Design Philosophy

[NOTE: I use the term fun here loosely. There has been discussion elsewhere amid the intertubes about how the term “fun” isn’t meaningful in itself or that the word we should strive to use is “engagement”. I’m sympathetic to these views but find at present that “fun” is simply more accessible a phrase, if for no other reason, than it is the word most commonly used in everyday discussion to describe one’s relative sense of how engaging or enjoyable a particular gaming experience was for them.]


Games are about play, and play, I think, should be fun. If you’re having fun, you’re doing it right. If either the style of play or aspects of the game itself are creating barriers, however, then the approach needs to be reconsidered or remedied. That said, I tend to favor a constructive approach; one where I look at the mechanics, layout or other structures in games that have been a barrier for me, and use that as a springboard or inspiration for how I want to design my games. I can gripe about the weather or I can do something about it. With that in mind, here is my list of things I try to bear in mind when making a game; note that I may tweak or overhaul this list as my views on the matter change:

Start Simple, Work Towards Complex
I used to think I hated crunch; all the details, numbers and mechanics to keep up with. What I eventually figured out is that I hated front-loaded crunch; games that taught you to swim by tossing you into the deep end, then, after a few hours of not drowning, you got the hang of it. Kind of. Maybe.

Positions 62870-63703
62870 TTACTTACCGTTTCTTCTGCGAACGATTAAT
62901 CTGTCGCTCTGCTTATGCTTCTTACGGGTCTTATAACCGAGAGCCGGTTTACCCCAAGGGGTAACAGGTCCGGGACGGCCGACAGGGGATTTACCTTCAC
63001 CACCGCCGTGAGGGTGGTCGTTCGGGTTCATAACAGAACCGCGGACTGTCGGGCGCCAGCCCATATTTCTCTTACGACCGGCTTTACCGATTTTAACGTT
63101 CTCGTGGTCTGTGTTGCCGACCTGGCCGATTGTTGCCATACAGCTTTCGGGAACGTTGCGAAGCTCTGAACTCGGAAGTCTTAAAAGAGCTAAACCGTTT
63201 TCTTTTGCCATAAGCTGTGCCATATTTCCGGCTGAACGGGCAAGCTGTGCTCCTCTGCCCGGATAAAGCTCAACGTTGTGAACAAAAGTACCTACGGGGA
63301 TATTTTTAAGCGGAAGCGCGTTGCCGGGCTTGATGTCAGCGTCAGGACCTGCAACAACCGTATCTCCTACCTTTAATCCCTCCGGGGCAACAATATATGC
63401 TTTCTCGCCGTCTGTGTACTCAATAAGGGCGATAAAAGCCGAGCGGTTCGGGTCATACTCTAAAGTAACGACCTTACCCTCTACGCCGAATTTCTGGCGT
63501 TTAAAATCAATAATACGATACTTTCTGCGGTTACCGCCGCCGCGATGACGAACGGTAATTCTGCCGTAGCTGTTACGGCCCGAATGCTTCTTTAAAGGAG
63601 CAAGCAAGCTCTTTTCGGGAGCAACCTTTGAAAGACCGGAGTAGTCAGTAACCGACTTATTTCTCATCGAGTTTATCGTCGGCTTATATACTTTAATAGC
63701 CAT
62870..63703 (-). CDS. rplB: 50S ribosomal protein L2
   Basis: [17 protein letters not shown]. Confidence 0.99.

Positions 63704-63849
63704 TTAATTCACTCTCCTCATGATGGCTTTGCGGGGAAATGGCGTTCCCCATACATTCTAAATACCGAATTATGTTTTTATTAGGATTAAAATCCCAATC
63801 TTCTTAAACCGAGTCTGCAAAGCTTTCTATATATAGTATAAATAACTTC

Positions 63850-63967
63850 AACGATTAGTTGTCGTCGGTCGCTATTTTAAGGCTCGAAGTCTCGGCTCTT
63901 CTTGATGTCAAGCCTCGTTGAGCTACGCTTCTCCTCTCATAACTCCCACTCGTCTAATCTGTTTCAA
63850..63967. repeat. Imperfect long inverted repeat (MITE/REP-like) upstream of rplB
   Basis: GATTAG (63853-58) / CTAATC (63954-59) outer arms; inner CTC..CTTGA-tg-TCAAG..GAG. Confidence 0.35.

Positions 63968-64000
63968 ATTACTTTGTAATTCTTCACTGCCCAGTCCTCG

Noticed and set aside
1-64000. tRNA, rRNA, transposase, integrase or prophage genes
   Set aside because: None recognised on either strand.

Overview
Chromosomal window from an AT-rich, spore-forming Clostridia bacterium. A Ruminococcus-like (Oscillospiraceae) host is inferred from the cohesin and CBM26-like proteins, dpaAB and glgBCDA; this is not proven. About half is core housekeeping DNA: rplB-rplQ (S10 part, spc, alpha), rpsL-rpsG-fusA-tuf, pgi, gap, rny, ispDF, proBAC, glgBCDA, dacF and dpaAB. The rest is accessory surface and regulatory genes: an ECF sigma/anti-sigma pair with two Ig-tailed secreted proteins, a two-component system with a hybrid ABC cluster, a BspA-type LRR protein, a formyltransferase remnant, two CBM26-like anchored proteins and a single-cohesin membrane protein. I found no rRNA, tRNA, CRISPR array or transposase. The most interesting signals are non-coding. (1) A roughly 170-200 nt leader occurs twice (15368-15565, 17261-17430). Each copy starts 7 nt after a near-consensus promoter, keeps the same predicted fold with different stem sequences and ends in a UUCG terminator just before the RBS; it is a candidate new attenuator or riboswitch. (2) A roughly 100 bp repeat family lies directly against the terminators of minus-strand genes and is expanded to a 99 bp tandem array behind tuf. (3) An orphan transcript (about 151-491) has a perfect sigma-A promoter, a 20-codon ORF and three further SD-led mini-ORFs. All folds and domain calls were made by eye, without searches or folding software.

Card and board games that pile deep concepts like phases, special abilities, and numerous mob types all at once, when the game is in its simplest form; Gaming sourcebooks that make you read the first 80 pages of text before you learn about how you can ignore the next 300; all of these work toward creating a barrier to some gamers that might find the initial exposure overwhelming, leading them to think that perhaps this hobby isn’t for them, or that it can be, but only after they’ve put in the requisite credit hours to receive a certificate in basic level mastery.

Alternately, what if you could work up to that level of complexity and crunch, but incrementally, starting with a few, accessible ideas up front, then as they grasp it, players then would be hungry and ready for more, at which time you could, bring in a couple of more mechanics at a time, until they have worked their way into the full game!

Yet another idea: what if you could start simple, as before, but then add a lot or just a little crunch to taste? What if you could play a card game or RPG that only got as crunchy and detail oriented as you wanted it to be?

Less Math is Good, No Math is Best
In some cases, a game can be flooded with calculations to make and remake depending on the weapon, class, active spells/artifacts, environmental conditions, topography, the specific enemy you’re fighting, and so on. It can get to the point that the player needs cheat sheets or special software to manage the numbers. Even in a simpler system, the modifiers and numerical outcomes of special abilities can add up.